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IR-LED Array

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turel777

New Member
Hi, I'm currently working on my MSc games programming dissertation and the program I'm writing uses infrared light detection. At the moment I'm trying to make a couple of simple 2x2 IR-LED arrays but I have no idea how to lay the, out on stripbaord.

Could anyone help me out with the layout please? I'm a complete noob when it comes to electronics.

I used an LED array wizard to work out what I needed. It came up with this:

Solution 0: 1 x 4 array uses 4 LEDs exactly
+----|>|---/\/\/----+ R = 15 ohms
+----|>|---/\/\/----+ R = 15 ohms
+----|>|---/\/\/----+ R = 15 ohms
+----|>|---/\/\/----+ R = 15 ohms


I'd have to add a switch to this as well. This arrangement is a bit of a problem for me since the layout really needs to be 2x2. Previously I was using a single LED but it wasnt bright enough which is why I want 4 of them arranged in a tight square.

I'm using IR LEDs with a forward vltage of 1.6V, a forward current of 100mA and I'm usign a 3V battery. The site I used was: LED series parallel array wizard


Any help or advice you could give me would be much appreciated!
 

MikeMl

Well-Known Member
Most Helpful Member
In the long run, will you be multiplexing (pulsing) the IR emitters? If so, you could use row/column scheme where each LED is connected at the row/column intersection. This is the way large arrays (eg 10x10) are layed out.
 

turel777

New Member
Nah, I jsut need them to stay on constantly. I'm makign a head-tracking game so All I need is a 2 small clusers of LED (two 2x2 squares shoudl be enough) which I cna place either side of someones head, probably jsut taped to a baseball cap.

Previously I tried to use single IR LEDs in a pair of safety goggles, jsut replacing the original white LEDs. This worked but a single LED wasnt bright enough to be detected at distances of over a meter or 2.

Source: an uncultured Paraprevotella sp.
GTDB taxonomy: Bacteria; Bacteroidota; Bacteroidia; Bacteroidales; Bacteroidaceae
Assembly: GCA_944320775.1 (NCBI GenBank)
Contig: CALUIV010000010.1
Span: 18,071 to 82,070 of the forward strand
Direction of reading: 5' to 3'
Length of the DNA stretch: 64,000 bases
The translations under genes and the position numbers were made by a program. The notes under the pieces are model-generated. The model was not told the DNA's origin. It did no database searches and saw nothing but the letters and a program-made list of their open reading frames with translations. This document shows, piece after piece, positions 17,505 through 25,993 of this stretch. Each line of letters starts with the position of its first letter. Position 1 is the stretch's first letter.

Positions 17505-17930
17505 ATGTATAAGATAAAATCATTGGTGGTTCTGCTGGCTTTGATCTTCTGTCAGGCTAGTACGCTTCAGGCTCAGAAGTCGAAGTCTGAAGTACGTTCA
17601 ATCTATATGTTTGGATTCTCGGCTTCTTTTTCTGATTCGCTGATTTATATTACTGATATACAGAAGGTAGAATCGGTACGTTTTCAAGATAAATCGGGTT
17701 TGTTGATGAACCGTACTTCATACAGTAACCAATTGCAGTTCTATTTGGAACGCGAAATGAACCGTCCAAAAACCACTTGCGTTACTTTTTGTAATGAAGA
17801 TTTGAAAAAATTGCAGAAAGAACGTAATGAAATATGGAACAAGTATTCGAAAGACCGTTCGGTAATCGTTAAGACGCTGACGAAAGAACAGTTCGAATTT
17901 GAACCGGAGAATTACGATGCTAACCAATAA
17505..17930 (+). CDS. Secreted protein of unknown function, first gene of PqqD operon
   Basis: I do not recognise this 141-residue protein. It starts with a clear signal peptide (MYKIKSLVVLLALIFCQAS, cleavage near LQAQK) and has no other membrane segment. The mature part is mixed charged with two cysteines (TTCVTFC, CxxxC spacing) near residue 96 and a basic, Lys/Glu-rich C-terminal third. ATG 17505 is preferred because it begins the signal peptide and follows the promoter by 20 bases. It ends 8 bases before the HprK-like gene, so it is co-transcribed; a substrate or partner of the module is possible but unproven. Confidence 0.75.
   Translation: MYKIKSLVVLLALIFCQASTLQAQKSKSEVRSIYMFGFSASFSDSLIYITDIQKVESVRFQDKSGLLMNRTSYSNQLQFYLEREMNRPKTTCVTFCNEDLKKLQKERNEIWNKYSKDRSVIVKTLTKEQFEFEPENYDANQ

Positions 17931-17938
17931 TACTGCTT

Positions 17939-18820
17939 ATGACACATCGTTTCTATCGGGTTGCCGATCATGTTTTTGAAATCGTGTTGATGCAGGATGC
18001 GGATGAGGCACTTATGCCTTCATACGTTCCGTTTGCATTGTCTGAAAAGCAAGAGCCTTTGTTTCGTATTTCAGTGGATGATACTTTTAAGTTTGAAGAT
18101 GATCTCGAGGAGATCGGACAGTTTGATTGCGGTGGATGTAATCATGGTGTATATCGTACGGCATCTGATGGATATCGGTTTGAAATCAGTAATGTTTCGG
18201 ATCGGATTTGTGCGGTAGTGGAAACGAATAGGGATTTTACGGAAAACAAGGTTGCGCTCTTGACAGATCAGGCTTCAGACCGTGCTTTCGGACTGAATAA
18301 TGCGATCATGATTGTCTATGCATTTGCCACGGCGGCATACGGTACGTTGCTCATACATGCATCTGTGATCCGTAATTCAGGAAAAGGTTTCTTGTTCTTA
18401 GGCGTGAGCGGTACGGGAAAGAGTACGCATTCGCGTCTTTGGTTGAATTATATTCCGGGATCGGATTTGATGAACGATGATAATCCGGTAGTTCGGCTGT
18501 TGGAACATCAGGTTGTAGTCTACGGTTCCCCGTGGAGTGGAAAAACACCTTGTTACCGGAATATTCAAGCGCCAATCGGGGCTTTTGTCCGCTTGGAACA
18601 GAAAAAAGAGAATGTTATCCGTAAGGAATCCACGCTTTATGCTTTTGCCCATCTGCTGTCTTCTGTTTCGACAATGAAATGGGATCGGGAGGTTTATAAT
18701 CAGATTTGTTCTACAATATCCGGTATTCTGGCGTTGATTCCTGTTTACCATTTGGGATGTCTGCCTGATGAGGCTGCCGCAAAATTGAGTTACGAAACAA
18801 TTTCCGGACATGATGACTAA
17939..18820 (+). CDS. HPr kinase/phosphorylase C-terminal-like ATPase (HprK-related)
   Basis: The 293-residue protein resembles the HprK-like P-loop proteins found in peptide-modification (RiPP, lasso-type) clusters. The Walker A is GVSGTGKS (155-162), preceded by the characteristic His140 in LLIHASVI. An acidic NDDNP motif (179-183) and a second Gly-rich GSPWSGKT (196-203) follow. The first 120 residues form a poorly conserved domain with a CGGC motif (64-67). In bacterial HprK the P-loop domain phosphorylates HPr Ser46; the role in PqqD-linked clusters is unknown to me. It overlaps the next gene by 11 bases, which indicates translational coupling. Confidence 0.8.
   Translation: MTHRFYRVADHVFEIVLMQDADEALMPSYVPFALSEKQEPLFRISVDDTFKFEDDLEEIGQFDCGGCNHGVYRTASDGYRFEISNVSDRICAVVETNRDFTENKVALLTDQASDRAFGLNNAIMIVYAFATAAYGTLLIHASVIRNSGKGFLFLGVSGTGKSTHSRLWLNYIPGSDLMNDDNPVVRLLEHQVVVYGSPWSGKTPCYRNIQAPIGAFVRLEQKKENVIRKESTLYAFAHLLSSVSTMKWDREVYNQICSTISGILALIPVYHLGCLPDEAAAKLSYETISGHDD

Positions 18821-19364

MikeMl

Well-Known Member
Most Helpful Member
How long do you think your 3V battery will last if you are drawing 4x100mA?

Why dont you connect the four LEDs in series, then use only one resitor and a higher battery voltage. Much more efficient.
 
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turel777

New Member
To be honest, I have no idea. I'm kinda clueless when it comes to electronics and didnt think I'd need to be doing anything like this in my project. Would having 4 LEDs running on a single battery drain it particularly quickly then? At the moment I'm using 3V watch batteries and I can quite happily add more as needed, I'm not sure what kidna resistor I'd need for 4 in series though. My main problem is I've never made anything using a stripboard before, my first attempt at this is rather large because I've made the whole thing with just segments of wire connecting all the ocmponents
 

MikeMl

Well-Known Member
Most Helpful Member
The battery voltage has to be greater than 4*Vf + the drop across the resistor.
The resistor value = (Vbat-4*Vf)/Iled

A watch battery wont even come close to supplying 100mA, let alone 400mA. I'd go with a 9V alkaline. It will still only last a few hours at 100mA.

(9-4*1.6)/0.1 = 26Ω, so use standard value of 22Ω or 27Ω
 
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